In accordance with the Welfare of Wild Animals in Travelling Circuses (England) Regulations 2012, a travelling circus is defined as ‘a circus in which travels from place to place for the purpose of giving performances, displays or exhibitions’ and ‘a circus as part of which wild animals are kept or introduced (whether for the purpose of performance, display or otherwise).
The circus is said to have originated in the 1700s, with a one-time Sergeant Major in the 15th Light Dragoons, Philip Astley performing on horseback, demonstrating equestrian expertise in London based shows, (Broonman & Legge, 1999; Stoddart, 2000). It was Astleys’ equestrian performances that influenced many others to establish similar shows over Europe in the nineteenth century, with new permanent buildings being built for the performances later developing in the early twentieth century to circuses tents to allow the shows to be taken to audiences that would otherwise not have seen the show. Other developments allowed European based circuses to travel from the Far East to South America, Africa and Australasia, (European Circus Association , 2014).
Although there were animal welfare protests against performing animal shows, the First World War was a staple moment of protest against the shows, with the Performing Animals Defence League forming in 1914 encouraging public concern on animal cruelty, (Wilson, 2009).
Currently there are three main legislations affecting and protecting the welfare of wild animals in travelling circuses, The Welfare of Wild Animals in Travelling Circuses (England) Regulations 2012, the Animal Welfare Act 2006 and the performing Animals (regulation) Act 1925, (DEFRA,2013; Rees,2013). The legislations in place recognise that both wild and domesticated animals are used in travelling and static circuses, (British Veterinary Association, 2014; Rees, 2013).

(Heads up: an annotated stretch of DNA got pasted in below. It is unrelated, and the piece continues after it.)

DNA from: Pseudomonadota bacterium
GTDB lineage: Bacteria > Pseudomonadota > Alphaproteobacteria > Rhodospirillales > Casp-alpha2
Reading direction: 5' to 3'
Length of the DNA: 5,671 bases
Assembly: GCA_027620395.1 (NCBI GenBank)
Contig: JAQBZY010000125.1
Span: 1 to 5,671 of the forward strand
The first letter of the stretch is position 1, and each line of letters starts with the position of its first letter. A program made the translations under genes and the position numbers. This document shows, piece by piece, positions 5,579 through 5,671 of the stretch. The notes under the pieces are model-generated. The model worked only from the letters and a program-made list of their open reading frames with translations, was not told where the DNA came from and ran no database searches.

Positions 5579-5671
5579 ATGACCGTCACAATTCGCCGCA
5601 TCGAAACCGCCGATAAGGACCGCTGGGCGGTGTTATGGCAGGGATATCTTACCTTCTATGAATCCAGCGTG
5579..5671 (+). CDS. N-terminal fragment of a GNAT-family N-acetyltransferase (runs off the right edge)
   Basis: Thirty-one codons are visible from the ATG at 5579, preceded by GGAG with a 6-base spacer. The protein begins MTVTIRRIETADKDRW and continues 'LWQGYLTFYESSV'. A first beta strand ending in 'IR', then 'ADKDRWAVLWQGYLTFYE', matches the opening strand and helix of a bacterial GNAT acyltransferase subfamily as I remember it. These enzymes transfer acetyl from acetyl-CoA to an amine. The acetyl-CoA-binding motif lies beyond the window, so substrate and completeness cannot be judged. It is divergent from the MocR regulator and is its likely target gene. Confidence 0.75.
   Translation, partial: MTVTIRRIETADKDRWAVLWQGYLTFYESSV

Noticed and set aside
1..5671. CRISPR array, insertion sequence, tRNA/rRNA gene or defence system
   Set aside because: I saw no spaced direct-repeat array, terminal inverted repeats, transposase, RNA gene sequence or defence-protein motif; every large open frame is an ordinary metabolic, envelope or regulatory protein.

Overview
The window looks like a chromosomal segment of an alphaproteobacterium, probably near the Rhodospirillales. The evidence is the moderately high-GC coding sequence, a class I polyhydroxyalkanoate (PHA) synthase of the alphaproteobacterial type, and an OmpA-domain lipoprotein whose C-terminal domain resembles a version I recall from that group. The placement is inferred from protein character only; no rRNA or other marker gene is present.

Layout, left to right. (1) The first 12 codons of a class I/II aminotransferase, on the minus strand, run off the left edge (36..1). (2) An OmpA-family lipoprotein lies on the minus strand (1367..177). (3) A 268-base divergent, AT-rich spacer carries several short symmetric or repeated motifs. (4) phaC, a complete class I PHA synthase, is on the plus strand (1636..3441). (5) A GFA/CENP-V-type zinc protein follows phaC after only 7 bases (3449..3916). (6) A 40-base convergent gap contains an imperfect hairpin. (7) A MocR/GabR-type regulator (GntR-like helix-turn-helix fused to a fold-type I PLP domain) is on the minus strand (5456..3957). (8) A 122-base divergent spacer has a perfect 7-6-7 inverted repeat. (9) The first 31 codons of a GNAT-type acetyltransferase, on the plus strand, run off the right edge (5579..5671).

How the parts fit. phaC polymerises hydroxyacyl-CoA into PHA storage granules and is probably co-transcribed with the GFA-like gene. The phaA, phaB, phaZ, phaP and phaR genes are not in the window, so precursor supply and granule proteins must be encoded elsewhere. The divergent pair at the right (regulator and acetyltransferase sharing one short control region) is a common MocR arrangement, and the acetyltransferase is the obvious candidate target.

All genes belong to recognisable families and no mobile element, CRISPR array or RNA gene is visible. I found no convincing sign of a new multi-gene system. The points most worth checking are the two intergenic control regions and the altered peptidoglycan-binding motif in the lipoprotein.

It was reported by the British Veterinary Associations that in 2013 that an estimated 20 known wild animals were currently performing in two licenced circuses in England, (Brash, 2013). This is a decrease of 22 since 2007. When it was estimated there were 42 known wild animals in circuses in Britain which in turn was a decrease of 50 since 1997, when there were 92. In Britain between 1975 and 2005 25,500 animals have officially been exported globally for the purpose of circuses and travelling exhibitions, (Iossa, et al., 2009).
On the 16th April 2013 a draft bill was published by DEFRA (Department for Environment, Food and Rural Affairs), proposing a ban on the use of wild animals in travelling circuses in the United Kingdom which is being passed into law and will be enforced by the end of 2015, (British Veterinary Association, 2014). In accordance with the legislations currently in place, those who are operating travelling circuses with the use of wild animals in England, are required to apply for a licence under the Welfare of Wild Animals in Travelling Circuses (England) Regulations 2012 and are...